An orca known as Lolita could be heading back to her home waters in the Pacific Northwest, ending more than 50 years of tank captivity, after a deal was struck between the Miami Seaquarium and advocates pushing for her release.
The aquarium and the group Friends of Lolita said in a statement Thursday the orca could be relocated to an open ocean sanctuary in her home waters in the next 18 to 24 months, although project donor Jim Irsay said at a news conference in Miami that it could be six to nine months.
Lolita is estimated to be 57 years old and has been in captivity in the Florida park since 1970, after being captured in the waters of Puget Sound in Washington state.
She was part of a pod of the endangered southern resident killer whales that roam waters off British Columbia and the U.S. northwest.
Eduardo Albor, CEO of The Dolphin Company, said in the statement that finding a better future for Lolita was one of the reasons his company recently bought the aquarium.
Pritam Singh, co-founder of Friends of Lolita, said it’s a “sacred privilege” to bring Lolita home under the terms of the binding agreement.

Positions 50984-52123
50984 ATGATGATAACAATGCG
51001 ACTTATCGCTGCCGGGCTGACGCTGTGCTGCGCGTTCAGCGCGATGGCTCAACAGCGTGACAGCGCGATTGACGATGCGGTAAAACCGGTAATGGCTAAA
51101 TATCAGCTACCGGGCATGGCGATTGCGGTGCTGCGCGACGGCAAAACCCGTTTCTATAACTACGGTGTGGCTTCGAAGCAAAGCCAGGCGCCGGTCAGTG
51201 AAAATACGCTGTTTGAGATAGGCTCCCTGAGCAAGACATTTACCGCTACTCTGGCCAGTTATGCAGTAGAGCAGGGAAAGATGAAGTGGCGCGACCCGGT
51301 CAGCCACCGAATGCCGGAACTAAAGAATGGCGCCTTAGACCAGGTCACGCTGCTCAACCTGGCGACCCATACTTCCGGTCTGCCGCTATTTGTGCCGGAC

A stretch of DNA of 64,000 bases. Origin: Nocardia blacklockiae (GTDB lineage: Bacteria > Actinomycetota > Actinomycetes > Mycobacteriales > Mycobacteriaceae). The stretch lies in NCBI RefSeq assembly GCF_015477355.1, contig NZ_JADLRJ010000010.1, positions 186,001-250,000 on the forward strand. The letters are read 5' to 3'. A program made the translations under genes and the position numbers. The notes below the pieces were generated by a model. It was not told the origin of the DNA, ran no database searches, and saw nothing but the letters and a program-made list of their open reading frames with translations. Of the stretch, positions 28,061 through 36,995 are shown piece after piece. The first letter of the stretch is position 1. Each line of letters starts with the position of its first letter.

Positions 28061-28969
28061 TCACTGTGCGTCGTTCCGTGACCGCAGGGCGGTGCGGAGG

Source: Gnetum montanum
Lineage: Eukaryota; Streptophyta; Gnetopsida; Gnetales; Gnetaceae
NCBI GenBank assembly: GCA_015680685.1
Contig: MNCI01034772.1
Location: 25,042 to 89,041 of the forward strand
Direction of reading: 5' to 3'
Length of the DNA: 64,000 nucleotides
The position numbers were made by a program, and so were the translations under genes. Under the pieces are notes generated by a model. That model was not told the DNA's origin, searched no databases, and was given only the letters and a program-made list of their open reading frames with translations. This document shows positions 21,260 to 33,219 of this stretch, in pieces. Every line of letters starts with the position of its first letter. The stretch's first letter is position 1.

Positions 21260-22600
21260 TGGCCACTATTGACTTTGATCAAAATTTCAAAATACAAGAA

Irsay, owner of the Indianapolis Colts NFL team, is partnering with Albor and Friends of Lolita to move the orca from her marine park tank, which measures 24 metres by 11 metres and is six metres deep. Overall the mission will cost US$15 million to US$20 million, they said.
“I’m excited to be a part of Lolita’s journey to freedom,” Irsay said. “I know Lolita wants to get to free waters.”
The plan is to transport Lolita by plane to Pacific waters off Washington state, where she will initially swim inside a large net while trainers and veterinarians teach her how to catch fish, Irsay said.
The orca will be under 24-hour care until she acclimates to her new surroundings.
Lolita’s caretakers at the Seaquarium are already preparing her for the journey, officials said.
The Dolphin Company took ownership of the park in 2021 and last year announced it would no longer stage shows with Lolita, under an agreement with federal regulators. The company operates some 27 other parks and habitats in Mexico, Argentina, the Caribbean and Italy.
Animal rights activists including People for the Ethical Treatment of Animals have long fought for Lolita to spend her final years back home in a controlled setting.
Activists often protest along the road that runs by the Seaquarium, which they’ve referred to as an “abusement park.” PETA says it doesn’t want Lolita to suffer the same fate as her partner Hugo, who died in 1980 from a brain aneurysm after ramming his head repeatedly into the tank’s walls.
Albor said Thursday that as his company was in the process of acquiring the Seaquarium, he and his daughter visited as tourists. He said his daughter became upset while watching Lolita’s show, even as many others in the crowd were squealing in delight.
He said his daughter told him “this place is too small for Lolita” and made him promise to help the orca if his company bought the park.
“That touched me,” Albor said.
Miami-Dade County Mayor Daniella Levine Cava called the agreement historic, saying, “many have hoped and prayed for this result for many, many years.”